24. For the fire of vengeance, justly kindled by former crimes, spread from sea to sea, fed by the hands of our foes in the east, and did not cease, until, destroying the neighbouring towns and lands, it reached the other side of the island, and dipped its red and savage tongue in the western ocean. In these assaults, therefore, not unlike that of the Assyrian upon Judea, was fulfilled in our case what the prophet describes in words of lamentation; "They have burned with fire the sanctuary; they have polluted on earth the tabernacle of thy name." And again, "O God, the gentiles have come into thine inheritance; thy holy temple have they defiled," &c. So that all the columns were levelled with the ground by the frequent strokes of the battering-ram, all the husbandmen routed, together with their bishops, priests, and people, whilst the sword gleamed, and the flames crackled around them on every side. Lamentable to behold, in the midst of the streets lay the tops of lofty towers, tumbled to the ground, stones of high walls, holy altars, fragments of human bodies, covered with livid clots of coagulated blood, looking as if they had been squeezed together in a press;* and with no chance of being buried, save in the ruins of the houses, or in the ravening bellies of wild beasts and birds; with reverence be it spoken for their blessed souls, if, indeed, there were many found who were carried, at that time, into the high heaven by the holy angels. So entirely had the vintage, once so fine, degenerated and become bitter, that, in the words of the prophet, there was hardly a grape or ear of corn to be seen where the husbandman had turned his back.
25. Some therefore, of the miserable remnant, being taken in the mountains, were murdered in great numbers; others, constrained by famine, came and yielded themselves to be slaves for ever to their foes, running the risk of being instantly slain, which truly was the greatest favour that could be offered them: some others passed beyond the seas with loud lamentations instead of the voice of exhortation. "Thou hast given us as sheep to be slaughtered, and among the Gentiles hast thou dispersed us." Others, committing the safeguard of their lives, which were in continual jeopardy, to the mountains, precipices, thickly wooded forests, and to the rocks of the seas (albeit with trembling hearts), remained still in their country. But in the meanwhile, an opportunity happening, when these most cruel robbers were returned home, the poor remnants of our nation (to whom flocked from divers places round about our miserable countrymen as fast as bees to their hives, for fear of an ensuing storm), being strengthened by God, calling upon him with all their hearts, as the poet says,--"With their unnumbered vows they burden heaven," that they might not be brought to utter destruction, took arms under the conduct of Ambrosius Aurelianus, a modest man, who of all the Roman nation was then alone in the confusion of this troubled period by chance left alive. His parents, who for their merit were adorned with the purple, had been slain in these same broils, and now his progeny in these our days, although shamefully degenerated from the worthiness of their ancestors, provoke to battle their cruel conquerors, and by the goodness of our Lord obtain the victory.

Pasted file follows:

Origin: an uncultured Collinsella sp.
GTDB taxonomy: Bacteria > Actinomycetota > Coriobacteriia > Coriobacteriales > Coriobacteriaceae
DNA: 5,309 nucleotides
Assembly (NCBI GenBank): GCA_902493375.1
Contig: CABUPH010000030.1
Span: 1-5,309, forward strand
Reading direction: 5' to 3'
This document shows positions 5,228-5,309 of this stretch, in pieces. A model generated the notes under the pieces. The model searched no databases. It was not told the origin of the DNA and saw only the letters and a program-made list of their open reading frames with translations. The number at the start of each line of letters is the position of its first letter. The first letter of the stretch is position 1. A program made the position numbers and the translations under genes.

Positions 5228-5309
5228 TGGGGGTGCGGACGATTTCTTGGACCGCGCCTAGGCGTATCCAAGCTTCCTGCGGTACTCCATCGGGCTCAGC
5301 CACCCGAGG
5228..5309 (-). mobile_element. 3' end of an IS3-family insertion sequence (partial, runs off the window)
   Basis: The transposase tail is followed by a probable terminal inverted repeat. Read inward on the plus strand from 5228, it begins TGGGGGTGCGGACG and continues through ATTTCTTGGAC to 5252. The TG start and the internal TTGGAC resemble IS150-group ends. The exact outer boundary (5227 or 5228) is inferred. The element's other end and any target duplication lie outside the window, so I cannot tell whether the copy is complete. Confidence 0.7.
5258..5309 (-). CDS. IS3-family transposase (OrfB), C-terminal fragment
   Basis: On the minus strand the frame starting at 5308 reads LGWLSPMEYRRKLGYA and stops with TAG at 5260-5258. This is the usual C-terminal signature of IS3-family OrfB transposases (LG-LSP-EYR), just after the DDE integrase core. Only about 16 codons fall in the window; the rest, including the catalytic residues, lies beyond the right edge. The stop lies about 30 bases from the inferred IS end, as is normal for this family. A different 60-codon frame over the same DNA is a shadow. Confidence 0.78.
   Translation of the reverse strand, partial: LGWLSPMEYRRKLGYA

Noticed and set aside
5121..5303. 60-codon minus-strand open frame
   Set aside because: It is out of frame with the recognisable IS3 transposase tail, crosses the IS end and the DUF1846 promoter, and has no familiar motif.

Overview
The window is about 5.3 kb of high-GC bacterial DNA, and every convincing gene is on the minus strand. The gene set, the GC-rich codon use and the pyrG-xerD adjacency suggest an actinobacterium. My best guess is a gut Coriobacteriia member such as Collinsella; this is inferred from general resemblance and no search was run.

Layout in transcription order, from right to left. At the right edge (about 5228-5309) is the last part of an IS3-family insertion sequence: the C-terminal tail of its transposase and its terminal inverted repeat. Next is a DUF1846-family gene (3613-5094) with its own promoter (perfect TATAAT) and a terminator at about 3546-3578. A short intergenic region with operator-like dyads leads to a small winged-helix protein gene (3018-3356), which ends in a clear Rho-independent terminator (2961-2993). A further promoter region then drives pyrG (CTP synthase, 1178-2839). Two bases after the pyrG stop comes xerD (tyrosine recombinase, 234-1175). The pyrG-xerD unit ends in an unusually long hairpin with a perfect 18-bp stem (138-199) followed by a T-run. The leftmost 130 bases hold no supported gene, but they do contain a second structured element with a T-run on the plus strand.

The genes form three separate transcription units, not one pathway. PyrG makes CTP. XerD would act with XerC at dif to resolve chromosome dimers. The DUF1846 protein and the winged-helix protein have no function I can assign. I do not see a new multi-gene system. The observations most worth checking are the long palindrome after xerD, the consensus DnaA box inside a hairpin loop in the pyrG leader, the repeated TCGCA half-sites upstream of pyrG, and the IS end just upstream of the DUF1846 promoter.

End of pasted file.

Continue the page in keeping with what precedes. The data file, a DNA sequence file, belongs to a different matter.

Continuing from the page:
26. After this, sometimes our countrymen, sometimes the enemy, won the field, to the end that our Lord might in this land try after his accustomed manner these his Israelites, whether they loved him or not, until the year of the siege of Bath-hill, when took place also the last almost, though not the least slaughter of our cruel foes, which was (as I am sure) forty-four years and one month after the landing of the Saxons, and also the time of my own nativity. And yet neither to this day are the cities of our country inhabited as before, but being forsaken and overthrown, still lie desolate; our foreign wars having ceased, but our civil troubles still remaining. For as well the remembrance of such terrible desolation of the island, as also of the unexpected recovery of the same, remained in the minds of those who were eyewitnesses of the wonderful events of both, and in regard thereof, kings, public magistrates, and private persons, with priests and clergymen, did all and every one of them live orderly according to their several vocations. But when these had departed out of this world, and a new race succeeded, who were ignorant of this troublesome time, and had only experience of the present prosperity, all the laws of truth and justice were so shaken and subverted, that not so much as a vestige or remembrance of these virtues remained among the above-named orders of men, except among a very few who, compared with the great multitude which were daily rushing headlong down to hell, are accounted so small a number, that our reverend mother, the church, scarcely beholds them, her only true children, reposing in her bosom; whose worthy lives, being a pattern to all men, and beloved of God, inasmuch as by their holy prayers, as by certain pillars and most profitable supporters, our infirmity is sustained up, that it may not utterly be broken down, I would have no one suppose I intended to reprove, if forced by the increasing multitude of offences, I have freely, aye, with anguish, not so much declared as bewailed the wickedness of those who are become servants, not only to their bellies, but also to the devil rather than to Christ, who is our blessed God, world without end.